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Wednesday, 13 December 1905

The CHAIRMAN - The question is simply that a certain word shall be omitted ; but I point out to the honorable member for Grey that if that word were omitted, and he desired to insert a figure higher than the one omitted, it would not be competent for him to do so. While it would be competent for the Committee to reduce a proposed amount, the universal practice is against the acceptance of a proposal to increase it at this stage.

Mr Watson - May I be allowed, as a matter of order, to point out, without prejudice - becauseI am not in favour of the honorable member's proposal - that when we were discussing the Tariff some years ago, Mr. Speaker ruled that it was quite competent to increase a proposed duty ?

Mr Conroy - That was in Committee of Ways and Means.

Mr Thomas - There is a great difference between Excise and Customs duties.

Mr Watson - Whilst I am against the suggestion of the honorable member for Grey, I think it would not be well to curtail privileges which honorable members have had granted to them by the decisions of the House itself, and of Mr. Speaker.

The CHAIRMAN - I refer honorable members to standing order 171, under the heading, " What amendments not admissible"

No amendment for the imposition or for the increase of a tax, rate, or duty, shall be proposed by any non-official member in any Committee on any Bill.

Mr Watson - We did it, and Mr. Speaker ruled it in order.

The CHAIRMAN - I point out that on the occasion to which the honorable gentleman refers the House was in Committee of Ways and Means, whereas we are now in Committee on a Bill.

Mr Hutchison - I had given notice of an amendment to effect the same purpose, but I was informed that it could not be moved, and that I could not adopt the alternative of reducing the duties, because that would mean the introduction of a Tariff Bill.

The CHAIRMAN - What does the honorable member for Grey desire to move?

Mr. POYNTON(Grey).- It will be for the Government to consider what shall be done if the amendment I propose is accepted. I wish to test the opinion of the Committee as to whether honorable members are prepared to allow any pro- tection for sugar grown by black labour. The Bill is so framed that I do not see that I can do what I desire in any other way. If the Committee agrees to strike out the word "six," it will be for the Government to take whatever steps are necessary to give effect to the amendment. I do not believe honorable members are in favour of giving protection to the extent of £2 per ton to sugar grown by black labour. If we really desire to secure a White Australia, the sooner we remove all protection upon sugar grown by black labour the better. What I suggest is that the word "six" be struck out, and the Committee will understand my object.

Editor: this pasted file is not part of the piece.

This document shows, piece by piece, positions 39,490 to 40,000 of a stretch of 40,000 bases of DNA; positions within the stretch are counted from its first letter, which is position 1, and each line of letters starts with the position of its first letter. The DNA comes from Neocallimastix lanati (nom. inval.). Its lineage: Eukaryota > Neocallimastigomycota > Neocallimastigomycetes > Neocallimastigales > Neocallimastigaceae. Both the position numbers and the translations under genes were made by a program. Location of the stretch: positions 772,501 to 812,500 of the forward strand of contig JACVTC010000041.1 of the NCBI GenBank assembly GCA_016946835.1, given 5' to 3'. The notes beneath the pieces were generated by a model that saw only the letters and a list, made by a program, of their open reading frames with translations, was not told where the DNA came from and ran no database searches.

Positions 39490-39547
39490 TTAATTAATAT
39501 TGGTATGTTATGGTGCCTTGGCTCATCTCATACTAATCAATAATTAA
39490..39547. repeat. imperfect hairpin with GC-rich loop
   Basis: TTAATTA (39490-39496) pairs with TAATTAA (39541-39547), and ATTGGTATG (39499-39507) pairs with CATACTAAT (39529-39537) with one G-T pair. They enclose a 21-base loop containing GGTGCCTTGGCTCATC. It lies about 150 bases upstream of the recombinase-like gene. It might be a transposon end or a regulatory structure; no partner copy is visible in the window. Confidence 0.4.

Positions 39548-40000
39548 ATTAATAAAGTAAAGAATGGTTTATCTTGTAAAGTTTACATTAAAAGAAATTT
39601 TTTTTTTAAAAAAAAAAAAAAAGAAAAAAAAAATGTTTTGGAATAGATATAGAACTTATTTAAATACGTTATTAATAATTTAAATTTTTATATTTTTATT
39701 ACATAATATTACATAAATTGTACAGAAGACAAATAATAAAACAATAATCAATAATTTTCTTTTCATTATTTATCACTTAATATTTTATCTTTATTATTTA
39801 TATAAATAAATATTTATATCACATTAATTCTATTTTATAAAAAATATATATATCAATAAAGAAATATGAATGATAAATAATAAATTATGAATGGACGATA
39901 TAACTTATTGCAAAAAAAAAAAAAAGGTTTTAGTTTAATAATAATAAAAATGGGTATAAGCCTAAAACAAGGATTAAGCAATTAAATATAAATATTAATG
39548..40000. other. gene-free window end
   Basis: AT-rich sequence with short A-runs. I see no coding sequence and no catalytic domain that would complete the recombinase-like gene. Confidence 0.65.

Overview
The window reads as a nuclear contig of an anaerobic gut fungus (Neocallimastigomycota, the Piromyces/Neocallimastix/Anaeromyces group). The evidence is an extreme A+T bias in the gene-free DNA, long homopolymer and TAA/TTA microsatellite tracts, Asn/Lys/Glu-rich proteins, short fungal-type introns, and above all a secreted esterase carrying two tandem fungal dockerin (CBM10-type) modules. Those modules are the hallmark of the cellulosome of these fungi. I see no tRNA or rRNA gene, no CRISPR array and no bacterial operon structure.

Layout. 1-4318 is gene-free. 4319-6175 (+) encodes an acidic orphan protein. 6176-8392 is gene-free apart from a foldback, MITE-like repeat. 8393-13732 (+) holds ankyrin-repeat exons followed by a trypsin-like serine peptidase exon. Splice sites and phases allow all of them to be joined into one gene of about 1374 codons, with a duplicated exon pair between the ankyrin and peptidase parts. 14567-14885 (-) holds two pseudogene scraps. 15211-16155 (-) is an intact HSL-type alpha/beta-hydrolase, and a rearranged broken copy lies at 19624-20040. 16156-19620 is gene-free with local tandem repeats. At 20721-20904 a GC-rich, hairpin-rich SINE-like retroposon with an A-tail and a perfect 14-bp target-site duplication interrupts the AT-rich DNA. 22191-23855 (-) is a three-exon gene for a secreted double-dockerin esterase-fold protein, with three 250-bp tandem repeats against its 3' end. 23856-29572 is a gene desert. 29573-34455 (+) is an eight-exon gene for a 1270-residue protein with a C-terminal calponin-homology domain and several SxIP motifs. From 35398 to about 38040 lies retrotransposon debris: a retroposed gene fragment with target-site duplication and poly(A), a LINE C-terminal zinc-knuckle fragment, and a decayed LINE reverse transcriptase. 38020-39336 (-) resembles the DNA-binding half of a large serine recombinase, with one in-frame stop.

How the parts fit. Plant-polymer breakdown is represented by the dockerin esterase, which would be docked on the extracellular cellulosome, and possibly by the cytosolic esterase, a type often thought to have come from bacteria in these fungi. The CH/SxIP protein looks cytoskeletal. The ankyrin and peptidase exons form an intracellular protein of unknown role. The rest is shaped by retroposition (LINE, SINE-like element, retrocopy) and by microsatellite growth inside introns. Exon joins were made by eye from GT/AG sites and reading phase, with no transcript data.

Sir William Lyne - Is the honorable member in favour of the Bill at all?

Mr POYNTON - That is rather an impertinent question to address to me. I voted for the Bill to-night, but whether I am in favour of it or not, I tarn not in favour of protection for sugar grown by black labour.

Mr Watson - What does the honorable member propose by way of bonus?

Mr POYNTON - It would be increased to10s. My proposal would enable honorable members to give practical effect to what they have been talking about for the last six months.

Mr Hutchison - No, it would not.

Mr POYNTON - If we do not take advantage of this opportunity, the Bill will be out of our hands within the next twenty-four hours. I honestly believe that what I propose should be done; but, of course, if the Standing Orders are against me. I must submit to them.

Amendment, by leave, withdrawn.

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